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'Avengers' May Mitigate Disney's 'John Carter' Flop

Audie Cornish talks to Sharon Waxman, editor in chief of TheWrap.com, about Disney's earnings report that was released Tuesday. Waxman says Disney made $702 million on its new film The Avengers, and took a loss of $200 million on John Carter.
NPR

Truth Is Stranger Than Fiction In 'Bernie'

Melissa Block talks with Skip Hollandsworth about Bernie — a new film he co-wrote with Richard Linklater. The project started out as a Texas Monthly article Hollandsworth wrote back in 1998 called "Midnight in the Garden of East Texas." At the heart of the story is Bernie Tiede — a 39-year-old soft-spoken assistant at the local funeral home — who admitted to killing an 81-year-old heiress and stealing her money.
NPR

The Movie Lawrence Kasdan's 'Seen A Million Times'

Weekends on All Things Considered series, Movies I've Seen A Million Times features filmmakers, actors, writers and directors talking about the movies that they never get tired of watching. In this first installment we hear from The Big Chill writer-director Lawrence Kasdan, who's latest film, Darling Companion, is in theaters now.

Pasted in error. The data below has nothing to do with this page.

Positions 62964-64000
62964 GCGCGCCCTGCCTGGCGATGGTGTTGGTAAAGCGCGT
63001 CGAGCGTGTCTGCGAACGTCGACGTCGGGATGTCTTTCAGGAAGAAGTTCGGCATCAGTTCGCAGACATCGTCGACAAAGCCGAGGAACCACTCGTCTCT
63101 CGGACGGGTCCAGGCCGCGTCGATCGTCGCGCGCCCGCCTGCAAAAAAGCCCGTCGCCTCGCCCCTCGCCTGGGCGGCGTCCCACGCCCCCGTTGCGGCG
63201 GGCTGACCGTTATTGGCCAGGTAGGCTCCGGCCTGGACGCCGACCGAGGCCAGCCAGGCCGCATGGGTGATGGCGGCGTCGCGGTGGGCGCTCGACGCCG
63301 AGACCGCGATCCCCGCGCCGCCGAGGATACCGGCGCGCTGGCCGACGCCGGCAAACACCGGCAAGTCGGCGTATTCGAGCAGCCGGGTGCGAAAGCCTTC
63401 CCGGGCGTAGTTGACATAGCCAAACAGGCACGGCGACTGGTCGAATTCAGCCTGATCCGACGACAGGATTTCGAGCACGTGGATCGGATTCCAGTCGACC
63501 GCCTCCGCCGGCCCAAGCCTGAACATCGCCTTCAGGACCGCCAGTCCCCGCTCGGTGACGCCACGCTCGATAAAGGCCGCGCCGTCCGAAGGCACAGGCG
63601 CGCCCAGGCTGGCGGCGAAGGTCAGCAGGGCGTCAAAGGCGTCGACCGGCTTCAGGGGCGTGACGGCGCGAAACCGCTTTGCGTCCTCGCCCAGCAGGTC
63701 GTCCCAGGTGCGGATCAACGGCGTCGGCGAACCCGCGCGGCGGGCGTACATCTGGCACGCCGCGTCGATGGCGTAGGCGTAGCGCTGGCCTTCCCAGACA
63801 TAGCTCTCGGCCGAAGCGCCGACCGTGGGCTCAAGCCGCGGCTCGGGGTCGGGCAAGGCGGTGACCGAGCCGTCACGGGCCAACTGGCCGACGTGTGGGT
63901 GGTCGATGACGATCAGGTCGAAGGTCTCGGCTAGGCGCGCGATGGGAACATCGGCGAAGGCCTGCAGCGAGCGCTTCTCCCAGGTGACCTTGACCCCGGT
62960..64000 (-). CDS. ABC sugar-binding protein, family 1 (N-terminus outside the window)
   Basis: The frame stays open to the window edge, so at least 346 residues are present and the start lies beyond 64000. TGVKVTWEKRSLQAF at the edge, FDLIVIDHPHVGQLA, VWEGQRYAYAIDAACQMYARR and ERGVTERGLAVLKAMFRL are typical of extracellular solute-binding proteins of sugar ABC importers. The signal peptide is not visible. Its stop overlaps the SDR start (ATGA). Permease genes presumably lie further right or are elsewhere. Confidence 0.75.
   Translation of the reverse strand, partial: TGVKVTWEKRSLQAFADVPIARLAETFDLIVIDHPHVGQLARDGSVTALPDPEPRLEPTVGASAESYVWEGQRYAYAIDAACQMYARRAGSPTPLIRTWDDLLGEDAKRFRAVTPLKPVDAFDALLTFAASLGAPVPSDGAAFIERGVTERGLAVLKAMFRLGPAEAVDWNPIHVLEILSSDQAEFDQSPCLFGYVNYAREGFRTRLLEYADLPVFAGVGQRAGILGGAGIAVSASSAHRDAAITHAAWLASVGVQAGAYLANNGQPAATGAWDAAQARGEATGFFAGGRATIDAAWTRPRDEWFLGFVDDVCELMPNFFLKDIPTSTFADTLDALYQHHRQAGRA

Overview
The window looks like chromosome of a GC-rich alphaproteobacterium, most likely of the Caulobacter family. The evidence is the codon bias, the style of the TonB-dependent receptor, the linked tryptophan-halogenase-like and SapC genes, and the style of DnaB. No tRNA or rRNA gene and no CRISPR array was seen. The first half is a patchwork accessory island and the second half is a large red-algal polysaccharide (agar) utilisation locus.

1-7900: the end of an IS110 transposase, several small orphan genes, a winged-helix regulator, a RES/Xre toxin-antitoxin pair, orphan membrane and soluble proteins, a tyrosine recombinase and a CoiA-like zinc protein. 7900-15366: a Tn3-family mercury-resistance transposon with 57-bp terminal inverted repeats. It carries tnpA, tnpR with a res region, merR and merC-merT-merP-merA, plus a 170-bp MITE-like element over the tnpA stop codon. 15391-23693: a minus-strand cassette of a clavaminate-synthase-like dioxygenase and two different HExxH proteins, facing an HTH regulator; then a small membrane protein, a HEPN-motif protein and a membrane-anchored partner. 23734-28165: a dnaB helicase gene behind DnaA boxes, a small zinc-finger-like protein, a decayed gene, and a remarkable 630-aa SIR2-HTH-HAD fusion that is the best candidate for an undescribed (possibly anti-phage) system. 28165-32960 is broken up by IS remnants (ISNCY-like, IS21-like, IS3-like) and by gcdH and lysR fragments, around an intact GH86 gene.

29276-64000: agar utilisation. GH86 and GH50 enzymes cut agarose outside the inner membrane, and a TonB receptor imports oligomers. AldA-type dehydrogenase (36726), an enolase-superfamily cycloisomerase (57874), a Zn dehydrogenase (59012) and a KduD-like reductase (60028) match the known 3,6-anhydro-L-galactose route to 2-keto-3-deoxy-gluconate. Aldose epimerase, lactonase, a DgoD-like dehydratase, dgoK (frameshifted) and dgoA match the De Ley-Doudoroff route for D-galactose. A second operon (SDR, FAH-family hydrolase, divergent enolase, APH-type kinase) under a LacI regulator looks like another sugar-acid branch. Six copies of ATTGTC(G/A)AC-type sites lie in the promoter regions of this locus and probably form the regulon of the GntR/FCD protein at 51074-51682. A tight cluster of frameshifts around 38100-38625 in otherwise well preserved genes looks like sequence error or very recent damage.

NPR

Actor Bill Nighy On Career, 'Marigold Hotel'

Robert Siegel talks to actor Bill Nighy about his role in the new film, The Best Exotic Marigold Hotel. The movie follows a group of British retirees who move to the less-expensive and more-exotic India. Expecting a luxury development, they arrive to discover a hotel filled with dusty sheets and birds nesting in the rafters. Their experiences transform the way they see the world and themselves.
NPR

'Slumdog' Star Dev Patel Takes On Retirement Comedy

The Best Exotic Marigold Hotel features an all-star cast of veteran British actors, as well as young star Dev Patel. Patel plays an entrepreneur with big dreams of transforming a dilapidated hotel into a luxury resort for "the elderly and beautiful." The film opens in select U.S. cities Friday. Patel talks with host Michel Martin.
NPR

A Gershwin Biopic That Ain't Necessarily So True

Rhapsody in Blue, a 1945 film version of the life of George Gershwin, is out for the first time on DVD. Classical music critic Lloyd Schwartz says it's a fascinating mixture of real facts, pure invention and memorable musical moments.

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